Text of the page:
So much has changed since that initial ultrasound appointment. It was fairly early in the pregnancy to be having an ultrasound, but I wasn’t going to say no to the visual confirmation. The husband and the current baby were with me in the room and, of course, we were both very excited. And a whole bunch of nonsense was floating through my head (because people are judgmental and say things they really should not) but I was focusing on the screen in front of me.
Almost immediately, the doctor let out a little sigh and blurted out that their were two pregnancy sacs. I swear, I stopped breathing in the moment and for a fleeting moment a burst of ‘holy crap’ swept through my system. But almost immediately after, she added that one sac was empty.
While pregnant with numero uno last year, I spent a lot of time online reading everything about pregnancy and following mommy blogs. I knew what an empty sac meant. It means that pregnancy had begun, but for some reason, did not continue. Now when there is just one sac and it is empty, it is a miscarriage, and the body will usually expel the sac on its own. When there are two sacs, and one is empty, it is called a vanishing twin, and while sometimes the body will expel the sac, more often it is reabsorbed. In both cases, miscarriages and vanishing twins, there is no way to tell what happened or what went wrong. And it sucks. Unfortunately for all, nothing can be done.
I will admit that in that moment I felt a little bit devastated. For some reason, a second pregnancy had begun, but did not continue. Of course, as these conflicting emotions are going through my head, the doctor is describing the yolk sac (what will be the placenta) and the fetal pole (the beginnings of the baby) from the other sac, and I’m a little upset at myself because she is describing the start of a perfectly healthy pregnancy in the other sac. At this point I plastered the smile on my face and paid attention to the screen.
A moment later she called Mike over to get a closer look as he was sitting across the room with the wee little love baby on his lap. She’s checking for the heartbeat and blurts out (yes, this is a common for her) that she thinks she hears two heartbeats.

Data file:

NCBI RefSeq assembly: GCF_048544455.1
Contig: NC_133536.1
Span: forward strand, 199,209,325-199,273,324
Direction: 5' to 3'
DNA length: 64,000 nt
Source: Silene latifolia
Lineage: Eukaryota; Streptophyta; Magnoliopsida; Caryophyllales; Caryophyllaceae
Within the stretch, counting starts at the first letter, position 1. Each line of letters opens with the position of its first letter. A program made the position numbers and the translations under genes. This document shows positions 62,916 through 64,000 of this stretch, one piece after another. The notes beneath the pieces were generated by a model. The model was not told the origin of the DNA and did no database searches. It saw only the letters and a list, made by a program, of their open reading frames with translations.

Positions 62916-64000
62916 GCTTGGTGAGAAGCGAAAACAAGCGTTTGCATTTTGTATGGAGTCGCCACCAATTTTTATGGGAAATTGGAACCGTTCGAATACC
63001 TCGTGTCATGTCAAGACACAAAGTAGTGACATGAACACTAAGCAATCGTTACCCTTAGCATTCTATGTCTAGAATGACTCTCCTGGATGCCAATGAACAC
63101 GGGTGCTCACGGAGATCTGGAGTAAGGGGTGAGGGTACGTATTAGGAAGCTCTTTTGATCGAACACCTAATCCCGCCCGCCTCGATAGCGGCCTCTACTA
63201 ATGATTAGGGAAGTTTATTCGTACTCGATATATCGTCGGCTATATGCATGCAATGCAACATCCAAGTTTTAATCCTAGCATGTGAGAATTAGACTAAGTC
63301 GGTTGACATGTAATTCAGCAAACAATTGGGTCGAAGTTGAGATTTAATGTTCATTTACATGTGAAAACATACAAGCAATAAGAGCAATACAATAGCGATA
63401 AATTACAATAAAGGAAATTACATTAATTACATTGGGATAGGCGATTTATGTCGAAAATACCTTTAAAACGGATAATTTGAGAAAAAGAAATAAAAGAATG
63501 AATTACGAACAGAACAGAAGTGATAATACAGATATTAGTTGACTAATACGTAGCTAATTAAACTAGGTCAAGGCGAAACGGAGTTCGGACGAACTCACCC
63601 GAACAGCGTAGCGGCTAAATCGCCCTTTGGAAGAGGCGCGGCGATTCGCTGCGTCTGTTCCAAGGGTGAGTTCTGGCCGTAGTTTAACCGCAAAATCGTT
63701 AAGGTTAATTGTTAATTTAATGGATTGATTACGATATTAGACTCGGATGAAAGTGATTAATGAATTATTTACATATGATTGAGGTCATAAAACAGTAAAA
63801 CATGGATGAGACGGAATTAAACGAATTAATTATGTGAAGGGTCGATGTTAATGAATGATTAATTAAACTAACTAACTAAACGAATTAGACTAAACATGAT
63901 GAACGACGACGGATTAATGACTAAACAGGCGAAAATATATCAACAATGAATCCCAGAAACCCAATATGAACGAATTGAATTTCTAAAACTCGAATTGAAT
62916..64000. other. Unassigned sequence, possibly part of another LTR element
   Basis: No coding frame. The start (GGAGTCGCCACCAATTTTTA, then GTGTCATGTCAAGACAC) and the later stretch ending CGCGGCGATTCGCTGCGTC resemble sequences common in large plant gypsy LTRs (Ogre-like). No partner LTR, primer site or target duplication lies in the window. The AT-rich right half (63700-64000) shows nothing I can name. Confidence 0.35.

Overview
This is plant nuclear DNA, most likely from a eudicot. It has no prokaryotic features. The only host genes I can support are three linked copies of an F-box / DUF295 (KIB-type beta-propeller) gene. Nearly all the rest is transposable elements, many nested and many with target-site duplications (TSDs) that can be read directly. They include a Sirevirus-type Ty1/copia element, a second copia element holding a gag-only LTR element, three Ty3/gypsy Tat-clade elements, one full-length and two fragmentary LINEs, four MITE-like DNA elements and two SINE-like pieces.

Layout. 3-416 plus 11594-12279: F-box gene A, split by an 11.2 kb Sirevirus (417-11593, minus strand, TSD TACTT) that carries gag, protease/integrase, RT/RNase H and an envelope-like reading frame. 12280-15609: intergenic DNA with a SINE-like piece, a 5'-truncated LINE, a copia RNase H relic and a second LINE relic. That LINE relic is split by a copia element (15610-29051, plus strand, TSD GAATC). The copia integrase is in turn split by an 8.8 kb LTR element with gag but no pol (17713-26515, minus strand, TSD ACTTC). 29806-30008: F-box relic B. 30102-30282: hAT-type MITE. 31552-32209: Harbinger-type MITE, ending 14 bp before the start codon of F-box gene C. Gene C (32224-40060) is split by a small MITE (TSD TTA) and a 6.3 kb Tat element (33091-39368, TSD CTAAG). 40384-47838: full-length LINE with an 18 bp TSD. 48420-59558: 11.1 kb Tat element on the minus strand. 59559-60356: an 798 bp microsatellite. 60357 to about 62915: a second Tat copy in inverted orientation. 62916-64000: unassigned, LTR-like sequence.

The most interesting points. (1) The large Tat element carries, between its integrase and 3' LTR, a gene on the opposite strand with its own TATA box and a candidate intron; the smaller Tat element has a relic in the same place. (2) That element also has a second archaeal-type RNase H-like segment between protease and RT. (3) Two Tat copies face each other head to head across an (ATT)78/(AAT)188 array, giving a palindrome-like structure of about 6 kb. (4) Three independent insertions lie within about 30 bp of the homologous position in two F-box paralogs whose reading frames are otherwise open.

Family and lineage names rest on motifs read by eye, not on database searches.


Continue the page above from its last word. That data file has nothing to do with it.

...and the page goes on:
I’m lost. Completely. One sac has a baby, and one is empty. Well, as it turns out, the sac that wasn’t empty had two babies in it.
Two thoughts ran through my head at this moment. 1. Holy crap, we are having twins. And, 2. Holy balls, we could have had triplets.
I’m pretty sure I was grinning ear to ear at this point, not even thinking about our little one being a year old and then having two newborns, or how to possibly pay for day care or food.
Then the doctor told us, without mincing words, that this wasn’t good news.
She told us that this appeared to be a case of mono/mono twins, or momo twins. Monoamniotic because they share a sac and monochorionic because they will share a placenta. This type of twin pregnancy accounts for 1% of twin pregnancies overall and the survival rate is 50%. She said it is rare and exceedingly high risk.
She mentioned a few other notes in passing, such as an early c-section, a lot of monitoring and a high risk specialist but I really wasn’t listening. I’m pretty sure I cried most of the way home, right onto my laptop, and onto the Internet.
Not many people (until this post, obviously) knew about the pregnancy. We kept it under wraps as long as we could because of the high risk situation. But already I’ve heard the same question at least a dozen times; do twins run in the family?
Argh stop asking this question!!!
So here is the deal on twins since it is apparently not common knowledge. The are two types: fraternal and identical.